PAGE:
In late August, Washington State University reported that Northwest apple growers are expecting a bumper crop this year. Washington's crop this year is expected to total 4.8 billion pounds.

WSU's Tree Fruit Research & Extension Center also attributed the positive outlook to more orchardists planting premium and new varieties to earn profits.

Janet Thorson, co-owner of Thorson's Country Farm, says that many customers traveling to Green Bluff seem increasingly concerned about the freshness of produce, often preferring to pick fruit or vegetables themselves.

"I think people are starting to become a little more aware of the time lag that's involved with the grocery store stuff," Thorson says. "There's also people who if they want to U-pick, and there are items that are not U-pick, they don't want it. It is a problem with some crops like onions and garlic that need to be cured some. They need to be hung and dried, for at least two weeks."

Although Thorson's Country Farms grows much of the traditional produce found on Green Bluff, from apricots and cherries to apples, Thorson says the family operation is always experimenting with new ideas to attract customers.

"This year, I'm doing a lot with garlic, and we grow several different kinds of onions, some new varieties of potatoes," Thorson says. "We're trying to get in different things, expand out the normal, commonplace produce."

She adds, "There are people who are getting a lot more interested in what they're eating. We get in the most interesting discussions with customers about ideas on how to cook things. It's broadened my cooking."

Thorson says Green Bluff's farmers, orchardists, and other businesses already are thinking about how to put additional directional signs out next year for another construction project to replace a bridge on Bruce Road that again will affect a section where repaving occurred this year.

Chad Coles, Spokane County assistant engineer, says the county plans to begin the $2 million bridge replacement next summer on Bruce that will close a portion of that road again for nearly four months, this time between Peone and Day Mount Spokane roads.

"We will have detours similar to the one going on right now, although the project currently going on goes farther south and farther north," Coles says.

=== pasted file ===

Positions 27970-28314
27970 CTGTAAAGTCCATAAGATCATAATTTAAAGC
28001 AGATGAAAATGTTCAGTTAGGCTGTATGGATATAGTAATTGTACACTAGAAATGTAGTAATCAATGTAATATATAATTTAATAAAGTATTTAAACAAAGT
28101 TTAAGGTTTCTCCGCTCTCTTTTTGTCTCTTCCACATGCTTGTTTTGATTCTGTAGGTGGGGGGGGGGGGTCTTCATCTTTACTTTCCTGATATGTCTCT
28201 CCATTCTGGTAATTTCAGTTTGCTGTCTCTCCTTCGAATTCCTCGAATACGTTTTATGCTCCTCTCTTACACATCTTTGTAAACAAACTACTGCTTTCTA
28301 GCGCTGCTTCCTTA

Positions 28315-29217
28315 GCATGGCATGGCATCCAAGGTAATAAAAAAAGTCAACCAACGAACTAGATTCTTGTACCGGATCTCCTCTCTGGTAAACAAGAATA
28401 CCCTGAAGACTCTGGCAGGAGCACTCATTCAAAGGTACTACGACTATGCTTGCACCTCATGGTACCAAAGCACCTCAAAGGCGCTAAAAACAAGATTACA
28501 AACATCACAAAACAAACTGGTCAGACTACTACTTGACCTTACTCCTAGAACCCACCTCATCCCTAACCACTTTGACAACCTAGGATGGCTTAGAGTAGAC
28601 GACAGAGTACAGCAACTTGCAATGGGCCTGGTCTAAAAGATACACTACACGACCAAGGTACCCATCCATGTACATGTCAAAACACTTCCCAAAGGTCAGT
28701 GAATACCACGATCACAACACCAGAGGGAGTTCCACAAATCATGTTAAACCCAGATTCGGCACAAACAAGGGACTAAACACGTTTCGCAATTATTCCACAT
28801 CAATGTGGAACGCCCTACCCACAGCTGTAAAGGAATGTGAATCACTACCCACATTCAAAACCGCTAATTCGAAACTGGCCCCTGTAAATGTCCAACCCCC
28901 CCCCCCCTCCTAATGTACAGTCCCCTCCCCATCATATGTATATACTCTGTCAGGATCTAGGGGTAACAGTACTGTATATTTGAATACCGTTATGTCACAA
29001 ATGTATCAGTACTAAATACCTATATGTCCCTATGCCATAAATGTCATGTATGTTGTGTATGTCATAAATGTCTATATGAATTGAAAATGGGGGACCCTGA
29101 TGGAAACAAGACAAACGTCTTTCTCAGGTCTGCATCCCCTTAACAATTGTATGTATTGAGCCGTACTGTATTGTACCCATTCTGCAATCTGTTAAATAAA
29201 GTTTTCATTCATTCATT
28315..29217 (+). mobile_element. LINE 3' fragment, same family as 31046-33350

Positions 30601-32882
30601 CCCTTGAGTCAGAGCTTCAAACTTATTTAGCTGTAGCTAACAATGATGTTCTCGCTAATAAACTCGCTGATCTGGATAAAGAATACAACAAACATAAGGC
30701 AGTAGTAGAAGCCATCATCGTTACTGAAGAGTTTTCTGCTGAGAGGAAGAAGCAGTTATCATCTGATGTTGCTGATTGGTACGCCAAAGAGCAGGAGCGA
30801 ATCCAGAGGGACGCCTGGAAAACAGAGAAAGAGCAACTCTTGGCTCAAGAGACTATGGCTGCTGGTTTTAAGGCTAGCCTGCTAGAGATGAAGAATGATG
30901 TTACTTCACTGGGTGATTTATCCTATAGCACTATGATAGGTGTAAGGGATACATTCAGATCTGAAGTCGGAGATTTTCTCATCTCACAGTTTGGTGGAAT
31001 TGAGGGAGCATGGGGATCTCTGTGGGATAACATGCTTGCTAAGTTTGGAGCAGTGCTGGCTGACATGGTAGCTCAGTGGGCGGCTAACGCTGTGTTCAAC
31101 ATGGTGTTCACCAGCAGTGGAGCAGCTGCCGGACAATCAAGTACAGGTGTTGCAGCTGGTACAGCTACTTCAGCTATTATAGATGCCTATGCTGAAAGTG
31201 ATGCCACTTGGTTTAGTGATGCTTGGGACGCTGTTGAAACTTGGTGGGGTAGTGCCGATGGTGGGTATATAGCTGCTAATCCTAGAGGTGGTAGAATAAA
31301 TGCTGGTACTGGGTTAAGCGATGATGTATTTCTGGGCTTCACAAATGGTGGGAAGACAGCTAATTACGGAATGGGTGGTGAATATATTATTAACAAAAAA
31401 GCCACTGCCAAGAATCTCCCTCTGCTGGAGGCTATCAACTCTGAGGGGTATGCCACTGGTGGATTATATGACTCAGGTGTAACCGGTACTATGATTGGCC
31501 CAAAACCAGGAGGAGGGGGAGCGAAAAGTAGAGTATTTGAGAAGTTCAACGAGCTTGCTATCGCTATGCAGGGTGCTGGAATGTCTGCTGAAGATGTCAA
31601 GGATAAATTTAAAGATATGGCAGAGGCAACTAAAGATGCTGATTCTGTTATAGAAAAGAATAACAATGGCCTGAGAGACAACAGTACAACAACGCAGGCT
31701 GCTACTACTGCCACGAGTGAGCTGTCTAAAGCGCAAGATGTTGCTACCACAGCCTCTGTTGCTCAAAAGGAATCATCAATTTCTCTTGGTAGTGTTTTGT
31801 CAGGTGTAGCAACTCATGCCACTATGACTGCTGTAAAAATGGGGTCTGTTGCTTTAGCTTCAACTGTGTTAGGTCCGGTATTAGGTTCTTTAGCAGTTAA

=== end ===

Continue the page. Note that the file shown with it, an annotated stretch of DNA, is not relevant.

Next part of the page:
Meanwhile, Willowpond Pottery & Herbs co-owner Cindi Crist, who is a pottery artist, says that new business is focused on offering views from a window for visitors to see her hand-thrown pottery work. Her husband, Kurt Crist, grows the operation's organic herbs used for cooking.

The couple sells basil, Italian flat-leaf parsley, dill, and cilantro, among other herbs.

"We opened for business just a month ago, and it took us two years to get the place ready," she says. The Crists moved a Spokane Valley barn once used for an apple orchard operation there but was on the verge of collapse. After taking photos, the couple arranged to collapse the barn and move the wood pieces to create a renovated 1,800-square-foot barn on the business's 10 acres on Green Bluff.

"Kurt and I refinished the inside of it," she says, "I'm a pottery artist, so I have this big observation window as you come into the barn's retail area. You can watch me throw clay, and people can watch the process of how pottery is made."

The barn has the studio, kiln room, retail space, and a courtyard leading into the herb garden.

"Business has been gradually picking up," Crist says. "Each weekend, we're gradually getting more and more people, and sales have increased slightly."

"We're unique to what's up on the bluff," she adds. "We have a little bit more of a Mediterranean feel. People say it looks like an English country cottage farm."

Treva Lind